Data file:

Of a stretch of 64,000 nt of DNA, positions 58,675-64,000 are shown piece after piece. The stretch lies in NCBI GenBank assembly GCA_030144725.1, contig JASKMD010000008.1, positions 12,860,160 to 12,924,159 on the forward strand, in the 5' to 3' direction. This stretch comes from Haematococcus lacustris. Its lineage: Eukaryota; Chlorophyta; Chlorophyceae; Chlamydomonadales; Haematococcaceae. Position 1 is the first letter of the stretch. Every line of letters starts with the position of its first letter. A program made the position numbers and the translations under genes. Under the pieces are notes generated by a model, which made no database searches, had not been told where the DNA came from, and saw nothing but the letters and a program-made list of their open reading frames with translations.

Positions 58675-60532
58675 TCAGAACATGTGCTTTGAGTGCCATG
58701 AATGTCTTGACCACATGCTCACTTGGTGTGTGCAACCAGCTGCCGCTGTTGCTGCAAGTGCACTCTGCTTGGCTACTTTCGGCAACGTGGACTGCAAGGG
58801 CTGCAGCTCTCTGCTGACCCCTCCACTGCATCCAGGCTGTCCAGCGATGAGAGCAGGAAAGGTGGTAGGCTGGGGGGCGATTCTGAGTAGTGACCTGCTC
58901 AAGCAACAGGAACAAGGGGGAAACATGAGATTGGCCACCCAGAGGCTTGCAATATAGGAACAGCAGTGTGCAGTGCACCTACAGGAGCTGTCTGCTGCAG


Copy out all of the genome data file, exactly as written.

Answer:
Of a stretch of 64,000 nt of DNA, positions 58,675-64,000 are shown piece after piece. The stretch lies in NCBI GenBank assembly GCA_030144725.1, contig JASKMD010000008.1, positions 12,860,160 to 12,924,159 on the forward strand, in the 5' to 3' direction. This stretch comes from Haematococcus lacustris. Its lineage: Eukaryota; Chlorophyta; Chlorophyceae; Chlamydomonadales; Haematococcaceae. Position 1 is the first letter of the stretch. Every line of letters starts with the position of its first letter. A program made the position numbers and the translations under genes. Under the pieces are notes generated by a model, which made no database searches, had not been told where the DNA came from, and saw nothing but the letters and a program-made list of their open reading frames with translations.

Positions 58675-60532
58675 TCAGAACATGTGCTTTGAGTGCCATG
58701 AATGTCTTGACCACATGCTCACTTGGTGTGTGCAACCAGCTGCCGCTGTTGCTGCAAGTGCACTCTGCTTGGCTACTTTCGGCAACGTGGACTGCAAGGG
58801 CTGCAGCTCTCTGCTGACCCCTCCACTGCATCCAGGCTGTCCAGCGATGAGAGCAGGAAAGGTGGTAGGCTGGGGGGCGATTCTGAGTAGTGACCTGCTC
58901 AAGCAACAGGAACAAGGGGGAAACATGAGATTGGCCACCCAGAGGCTTGCAATATAGGAACAGCAGTGTGCAGTGCACCTACAGGAGCTGTCTGCTGCAG